``````package Maths;

import java.util.ArrayList;

/**
* Class for circular convolution of two discrete signals using the convolution theorem.
*
* @author Ioannis Karavitsis
* @version 1.0
*/
public class CircularConvolutionFFT {
/**
* This method pads the signal with zeros until it reaches the new size.
*
* @param x The signal to be padded.
* @param newSize The new size of the signal.
*/
private static void padding(ArrayList<FFT.Complex> x, int newSize) {
if (x.size() < newSize) {
int diff = newSize - x.size();
for (int i = 0; i < diff; i++) x.add(new FFT.Complex());
}
}

/**
* Discrete circular convolution function. It uses the convolution theorem for discrete signals:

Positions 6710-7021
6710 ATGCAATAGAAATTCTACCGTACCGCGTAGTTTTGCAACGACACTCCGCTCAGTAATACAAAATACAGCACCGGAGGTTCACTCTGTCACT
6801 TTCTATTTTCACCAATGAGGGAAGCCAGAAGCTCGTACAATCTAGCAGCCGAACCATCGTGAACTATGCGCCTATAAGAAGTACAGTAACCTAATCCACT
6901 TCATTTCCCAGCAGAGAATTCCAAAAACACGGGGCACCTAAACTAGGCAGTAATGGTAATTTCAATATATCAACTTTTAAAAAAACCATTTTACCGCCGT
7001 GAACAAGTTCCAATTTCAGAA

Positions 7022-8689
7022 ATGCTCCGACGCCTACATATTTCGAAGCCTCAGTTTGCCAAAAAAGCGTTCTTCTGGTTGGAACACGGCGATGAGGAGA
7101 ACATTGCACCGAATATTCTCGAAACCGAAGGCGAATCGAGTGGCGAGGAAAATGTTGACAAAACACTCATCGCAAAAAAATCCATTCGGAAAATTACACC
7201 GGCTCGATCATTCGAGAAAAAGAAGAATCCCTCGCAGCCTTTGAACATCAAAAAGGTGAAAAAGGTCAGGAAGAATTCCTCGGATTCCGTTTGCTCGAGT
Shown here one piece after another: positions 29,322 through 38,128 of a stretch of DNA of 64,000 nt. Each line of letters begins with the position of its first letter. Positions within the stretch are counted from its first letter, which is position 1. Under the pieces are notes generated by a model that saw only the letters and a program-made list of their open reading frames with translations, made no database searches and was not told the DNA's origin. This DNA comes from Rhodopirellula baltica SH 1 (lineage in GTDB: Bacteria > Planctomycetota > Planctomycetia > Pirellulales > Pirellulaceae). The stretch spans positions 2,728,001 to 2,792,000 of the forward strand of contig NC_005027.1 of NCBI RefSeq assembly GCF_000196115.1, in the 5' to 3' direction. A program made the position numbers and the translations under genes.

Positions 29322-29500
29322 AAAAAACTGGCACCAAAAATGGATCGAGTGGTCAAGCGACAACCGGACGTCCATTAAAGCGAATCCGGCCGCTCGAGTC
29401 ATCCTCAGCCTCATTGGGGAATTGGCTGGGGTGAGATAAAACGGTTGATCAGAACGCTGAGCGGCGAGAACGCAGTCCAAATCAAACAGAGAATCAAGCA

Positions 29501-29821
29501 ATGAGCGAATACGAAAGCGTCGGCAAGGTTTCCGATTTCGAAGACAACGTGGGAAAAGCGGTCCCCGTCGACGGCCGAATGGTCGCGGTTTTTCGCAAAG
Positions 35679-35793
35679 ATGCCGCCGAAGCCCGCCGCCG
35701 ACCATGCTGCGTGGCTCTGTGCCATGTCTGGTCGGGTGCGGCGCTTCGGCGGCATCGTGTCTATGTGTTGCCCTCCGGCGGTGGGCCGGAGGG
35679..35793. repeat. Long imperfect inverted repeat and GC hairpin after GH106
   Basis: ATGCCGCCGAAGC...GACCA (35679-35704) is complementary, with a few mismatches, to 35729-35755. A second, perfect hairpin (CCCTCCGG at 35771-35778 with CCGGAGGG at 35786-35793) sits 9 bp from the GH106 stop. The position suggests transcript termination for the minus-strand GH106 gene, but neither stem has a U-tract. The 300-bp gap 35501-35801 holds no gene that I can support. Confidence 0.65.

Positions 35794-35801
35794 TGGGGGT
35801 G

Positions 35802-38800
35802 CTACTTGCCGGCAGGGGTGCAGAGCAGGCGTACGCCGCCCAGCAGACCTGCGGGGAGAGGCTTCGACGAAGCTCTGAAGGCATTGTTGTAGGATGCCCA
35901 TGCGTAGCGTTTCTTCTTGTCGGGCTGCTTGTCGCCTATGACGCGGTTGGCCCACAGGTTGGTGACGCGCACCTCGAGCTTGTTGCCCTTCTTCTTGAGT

* convolved = IDFT(DFT(a)*DFT(b)). Then we use the FFT algorithm for faster calculations of the
* two DFTs and the final IDFT.
*
*
* @param a The first signal.
* @param b The other signal.
* @return The convolved signal.
*/
public static ArrayList<FFT.Complex> fftCircularConvolution(
ArrayList<FFT.Complex> a, ArrayList<FFT.Complex> b) {
int convolvedSize =
Math.max(
a.size(), b.size()); // The two signals must have the same size equal to the bigger one

/* Find the FFTs of both signal. Here we use the Bluestein algorithm because we want the FFT to have the same length with the signal and not bigger */
FFTBluestein.fftBluestein(a, false);
FFTBluestein.fftBluestein(b, false);
ArrayList<FFT.Complex> convolved = new ArrayList<>();

for (int i = 0; i < a.size(); i++) convolved.add(a.get(i).multiply(b.get(i))); // FFT(a)*FFT(b)

FFTBluestein.fftBluestein(convolved, true); // IFFT

return convolved;
}
}
``````

#### CircularConvolutionFFT

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